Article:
Op-Ed

How Obama Divided and Conquered America…

by Yatindra Bhatnagar.

President Barack Obama, fresh from the hotly contested, though narrow, victory for his second term, must have felt compelled to concede that he has badly divided the nation in the first four years of his presidency when he lamented this fact at the annual National Prayer Breakfast in the capital some two weeks into his second term. Billed as a “celebration of faith and togetherness event”, there Obama noted that “the spirit doesn’t last much past the coffee” — an apt description of the state of the nation and politics that has marked the Obama presidency, so far!

He did not and will not concede, however, that the situation was created by his own policies and declarations during the last four years and in his costly, extremely negative, and bitter election campaign against Republican rival, Mitt Romney.

In his speech before community and religious leaders and some lawmakers, the president decried the current tone in Washington:

I do worry sometimes that as soon as we leave the prayer breakfast, everything we’ve been talking about the whole time at the prayer breakfast seems to be forgotten — on the same day of the prayer breakfast. I mean, you’d like to think the shelf life wasn’t so short. I go back to the Oval Office, and I start watching the cable news networks, and it’s like we didn’t pray.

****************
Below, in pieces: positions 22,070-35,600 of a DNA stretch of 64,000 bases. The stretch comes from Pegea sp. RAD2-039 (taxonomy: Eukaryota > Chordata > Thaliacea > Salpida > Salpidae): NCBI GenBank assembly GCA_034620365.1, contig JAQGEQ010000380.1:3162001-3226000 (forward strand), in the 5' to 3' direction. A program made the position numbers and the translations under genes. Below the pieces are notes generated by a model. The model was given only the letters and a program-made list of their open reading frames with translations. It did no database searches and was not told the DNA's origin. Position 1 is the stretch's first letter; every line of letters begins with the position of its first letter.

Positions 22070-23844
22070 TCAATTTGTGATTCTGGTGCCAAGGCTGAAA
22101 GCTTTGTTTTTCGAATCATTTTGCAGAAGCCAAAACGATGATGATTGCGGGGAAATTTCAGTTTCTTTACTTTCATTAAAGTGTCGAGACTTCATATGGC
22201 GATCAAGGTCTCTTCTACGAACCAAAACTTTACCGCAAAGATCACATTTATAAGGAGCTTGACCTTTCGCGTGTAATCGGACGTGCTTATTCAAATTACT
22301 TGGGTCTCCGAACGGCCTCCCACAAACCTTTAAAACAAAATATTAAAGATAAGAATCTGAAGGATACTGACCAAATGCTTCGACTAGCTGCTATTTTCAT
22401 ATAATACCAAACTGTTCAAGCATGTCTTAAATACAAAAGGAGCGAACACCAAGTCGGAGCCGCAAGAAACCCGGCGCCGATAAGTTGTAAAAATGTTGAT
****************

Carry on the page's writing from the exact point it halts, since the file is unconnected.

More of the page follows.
That came after the fact that Obama won by dividing the nation relentlessly along lines like rich and poor, gay and straight, Hispanic and the rest, and men and women.

Obama launched an aggressively negative campaign against Romney instead of defining his plans for working with a Congress dominated by Republicans, strengthening the defense and the security of the country, or solving the problems of economic misery, unemployment, and a divided nation. He indicated his direction right at the start of his first term by being apologetic for U.S. foreign policy and his nation’s role. Despite the shed blood of American youth saving people and democracy all over the world and the strengthened economies of dozens of countries on America’s wealth and technology, Obama was apologetic, submissive, and weak.

The world understood the implications. The greatest impact of his speeches was in Egypt, Turkey, and other countries in the Middle East. His failure to help those who had and would have kept radical Islamists in check created a distinct impression of the weakening American presidency and influence. Even the mention of events in Egypt, Libya, Syria, Afghanistan, Pakistan, and elsewhere do not make the U.S. proud.

The continued Iranian arrogance and unprecedented rise of radical Islam across the Middle East are threats to the very existence of Israel — America’s most reliable and democratic ally in the region — and encourage radicalism and increased hatred for the United States. Even countries like Pakistan and Afghanistan deeply entrenched with U.S. military continue to defy America and surrender to radical elements — the Taliban and others — further weakening U.S. influence in the region.